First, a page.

Diners dressed in Yukata robes at the cafe and dining area at Yunomori Onsen & Spa.
With a $38 entry ticket, you can spend an entire day at the Yunomori Onsen & Spa at Kallang Wave Mall.
Choose from 11 hot pools to soak in inside the 16,000 sq ft establishment and, for an extra fee, opt for additional treatment options such as traditional Thai and foot massages.
And if you get hungry from all the pampering, there is a full-fledged eatery called Yunomori Cafe for you to refuel.
On the menu are more than 30 items ranging from udon to donburi (rice bowls) to kakigori (a Japanese shaved ice dessert).
In fact, food, especially of the hearty, full-meal variety, is becoming a feature in several spas here.
Unlike in typical spas where patrons might sip on tea or nibble on a light post-massage bite, customers at these places can hang out for hours at a stretch, enjoying facilities such as saunas and jacuzzis and have a full meal if they feel like it.
Yunomori onsen is one of three in Singapore offering meals from fullyequipped kitchens to patrons on top of their regular spa treatments.
The other two are g.spa in Guillemard Road and Calla Spa in Suntec City.
Though they are run by the same person, spa veteran Mr Gary Tang, they are positioned to meet the needs of different demographics, says Mr Joseph Goh, 30, marketing manager for both spas.
“Over the years, g.spa has attracted businessmen and families while Calla Spa is mostly frequented by shoppers, tourists and executives working in the Central Business District,” he says.
But what they have in common is a free-flow dining area.
At g.spa, you can tuck into local delights such as nasi lemak, chicken rice or laksa.
At the more upmarket Calla Spa, fine-dining fare, including grilled ribeye with wasabi brown sauce and wild mushroom soup with truffle oil, is served in a casual bistro setting. The menus for both spas change weekly.
Including food into the mix is part of positioning the spas as one-stop lifestyle hubs, says Mr Goh. He adds that all guests make a stop at the dining areas.
To enter Calla Spa, guests pick from one of three basic packages that start from $29 for a two-hour period.
The lowest-priced package includes a free flow of certain food items and unlimited use of the mineral pool, sauna, steam room and relaxation lounge. There are add-on treatments too.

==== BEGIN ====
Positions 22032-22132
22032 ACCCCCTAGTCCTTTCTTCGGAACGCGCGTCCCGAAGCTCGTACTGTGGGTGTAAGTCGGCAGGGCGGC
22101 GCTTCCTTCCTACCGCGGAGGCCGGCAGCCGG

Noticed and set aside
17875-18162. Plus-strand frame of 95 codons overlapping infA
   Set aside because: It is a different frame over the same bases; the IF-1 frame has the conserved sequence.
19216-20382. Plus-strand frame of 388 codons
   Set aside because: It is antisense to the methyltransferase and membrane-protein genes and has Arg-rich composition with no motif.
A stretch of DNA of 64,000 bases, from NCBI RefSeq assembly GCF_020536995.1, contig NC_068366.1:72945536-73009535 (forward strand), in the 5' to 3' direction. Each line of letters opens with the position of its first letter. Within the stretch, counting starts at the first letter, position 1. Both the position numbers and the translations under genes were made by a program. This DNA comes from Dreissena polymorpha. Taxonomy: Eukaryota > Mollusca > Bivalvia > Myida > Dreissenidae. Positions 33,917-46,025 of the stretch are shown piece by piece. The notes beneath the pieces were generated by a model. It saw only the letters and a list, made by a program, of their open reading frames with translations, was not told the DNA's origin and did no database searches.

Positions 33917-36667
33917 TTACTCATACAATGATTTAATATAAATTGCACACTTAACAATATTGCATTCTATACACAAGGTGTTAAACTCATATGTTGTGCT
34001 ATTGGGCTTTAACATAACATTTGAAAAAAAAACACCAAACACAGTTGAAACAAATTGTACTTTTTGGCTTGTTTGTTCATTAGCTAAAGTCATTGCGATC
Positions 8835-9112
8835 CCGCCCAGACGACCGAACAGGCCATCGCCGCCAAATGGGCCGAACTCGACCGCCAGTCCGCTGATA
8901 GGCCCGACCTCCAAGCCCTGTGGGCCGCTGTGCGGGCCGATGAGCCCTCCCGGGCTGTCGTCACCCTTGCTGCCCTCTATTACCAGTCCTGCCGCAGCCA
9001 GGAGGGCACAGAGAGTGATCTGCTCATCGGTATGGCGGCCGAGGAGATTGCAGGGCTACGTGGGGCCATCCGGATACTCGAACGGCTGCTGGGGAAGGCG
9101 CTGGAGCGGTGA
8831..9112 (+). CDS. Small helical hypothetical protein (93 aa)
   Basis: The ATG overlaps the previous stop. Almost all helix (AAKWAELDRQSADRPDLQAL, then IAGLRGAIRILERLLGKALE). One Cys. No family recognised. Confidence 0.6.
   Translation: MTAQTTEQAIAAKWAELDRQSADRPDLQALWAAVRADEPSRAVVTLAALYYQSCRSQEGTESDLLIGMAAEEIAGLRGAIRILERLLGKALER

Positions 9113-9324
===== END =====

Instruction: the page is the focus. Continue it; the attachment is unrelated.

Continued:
At g.spa, guests either go for the standard rate of $68 to use the basic facilities or select a spa treatment (which start from $130). To sweeten the deal, all guests can stay up to 24 hours.
Over at Yunomori Onsen & Spa, the cafe is open to non-guests too. In fact, a small percentage of diners come for the food only, says general manager Yuya Egawa, 46.
He adds that the cafe is part of the quintessential onsen experience in Japan. “After taking a bath in the onsen, people get hungry and want to have a meal.”
The onsen and spa started its first branch in Bangkok in 2012 and the Singapore one opened in late May this year and is a joint venture by local companies Onsen Retreat And Spa and Japanese lifestyle company Komars Group, which runs the Ramen Champion chain.
Prices for a meal at the 35-seater Yunomori cafe start from $8 for a bowl of cold Hiyashi udon or soba.
Teaching consultant Jasmine Tan, 38, who has visited the onsen twice, treats it as a one-stop escape destination.
She says: “I can have a bath, a massage, eat, read and even do my work here as it’s quieter and the space is big.”
It was the food offerings at g.spa that attracted sales and event manager Jess Chong, 32, and her husband to spend a weekday there.
She says: “The food makes it more worthwhile and convenient as we can have our meals in the spa and spend a longer period there.”
CLICK THROUGH THE GALLERY TO FIND OUT WHERE TO EAT SPA CUISINE!
First popularised in the 1980s, spa cuisine refers to light and healthy meals served after a detoxifying treatment. These dishes are typically lower in fat and prepared using fresh ingredients and cooking methods that do not result in the loss of nutrients, such as poaching and grilling.